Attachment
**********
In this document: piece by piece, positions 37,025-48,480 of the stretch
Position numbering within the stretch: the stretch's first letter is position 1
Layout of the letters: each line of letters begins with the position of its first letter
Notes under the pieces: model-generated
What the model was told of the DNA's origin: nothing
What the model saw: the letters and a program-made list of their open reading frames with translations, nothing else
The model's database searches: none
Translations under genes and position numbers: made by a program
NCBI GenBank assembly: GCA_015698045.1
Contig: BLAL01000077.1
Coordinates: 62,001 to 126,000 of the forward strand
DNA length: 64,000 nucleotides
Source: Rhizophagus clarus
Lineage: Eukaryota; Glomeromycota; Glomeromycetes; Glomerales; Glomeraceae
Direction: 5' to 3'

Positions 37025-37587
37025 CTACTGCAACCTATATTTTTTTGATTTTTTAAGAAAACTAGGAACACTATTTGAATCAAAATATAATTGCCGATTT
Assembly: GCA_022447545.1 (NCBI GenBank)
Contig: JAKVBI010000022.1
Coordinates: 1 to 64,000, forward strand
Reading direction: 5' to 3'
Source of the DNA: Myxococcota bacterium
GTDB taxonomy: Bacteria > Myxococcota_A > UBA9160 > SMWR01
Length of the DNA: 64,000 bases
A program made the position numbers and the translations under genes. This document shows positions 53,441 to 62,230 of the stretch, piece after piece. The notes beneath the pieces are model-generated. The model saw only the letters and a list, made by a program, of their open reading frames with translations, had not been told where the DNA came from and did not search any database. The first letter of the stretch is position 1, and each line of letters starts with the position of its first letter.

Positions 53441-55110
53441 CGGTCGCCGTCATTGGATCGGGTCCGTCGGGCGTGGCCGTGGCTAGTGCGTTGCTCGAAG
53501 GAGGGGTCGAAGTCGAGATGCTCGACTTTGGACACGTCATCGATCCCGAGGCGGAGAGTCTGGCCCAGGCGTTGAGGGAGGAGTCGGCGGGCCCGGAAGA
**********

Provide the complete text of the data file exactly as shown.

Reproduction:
In this document: piece by piece, positions 37,025-48,480 of the stretch
Position numbering within the stretch: the stretch's first letter is position 1
Layout of the letters: each line of letters begins with the position of its first letter
Notes under the pieces: model-generated
What the model was told of the DNA's origin: nothing
What the model saw: the letters and a program-made list of their open reading frames with translations, nothing else
The model's database searches: none
Translations under genes and position numbers: made by a program
NCBI GenBank assembly: GCA_015698045.1
Contig: BLAL01000077.1
Coordinates: 62,001 to 126,000 of the forward strand
DNA length: 64,000 nucleotides
Source: Rhizophagus clarus
Lineage: Eukaryota; Glomeromycota; Glomeromycetes; Glomerales; Glomeraceae
Direction: 5' to 3'

Positions 37025-37587
37025 CTACTGCAACCTATATTTTTTTGATTTTTTAAGAAAACTAGGAACACTATTTGAATCAAAATATAATTGCCGATTT
Assembly: GCA_022447545.1 (NCBI GenBank)
Contig: JAKVBI010000022.1
Coordinates: 1 to 64,000, forward strand
Reading direction: 5' to 3'
Source of the DNA: Myxococcota bacterium
GTDB taxonomy: Bacteria > Myxococcota_A > UBA9160 > SMWR01
Length of the DNA: 64,000 bases
A program made the position numbers and the translations under genes. This document shows positions 53,441 to 62,230 of the stretch, piece after piece. The notes beneath the pieces are model-generated. The model saw only the letters and a list, made by a program, of their open reading frames with translations, had not been told where the DNA came from and did not search any database. The first letter of the stretch is position 1, and each line of letters starts with the position of its first letter.

Positions 53441-55110
53441 CGGTCGCCGTCATTGGATCGGGTCCGTCGGGCGTGGCCGTGGCTAGTGCGTTGCTCGAAG
53501 GAGGGGTCGAAGTCGAGATGCTCGACTTTGGACACGTCATCGATCCCGAGGCGGAGAGTCTGGCCCAGGCGTTGAGGGAGGAGTCGGCGGGCCCGGAAGA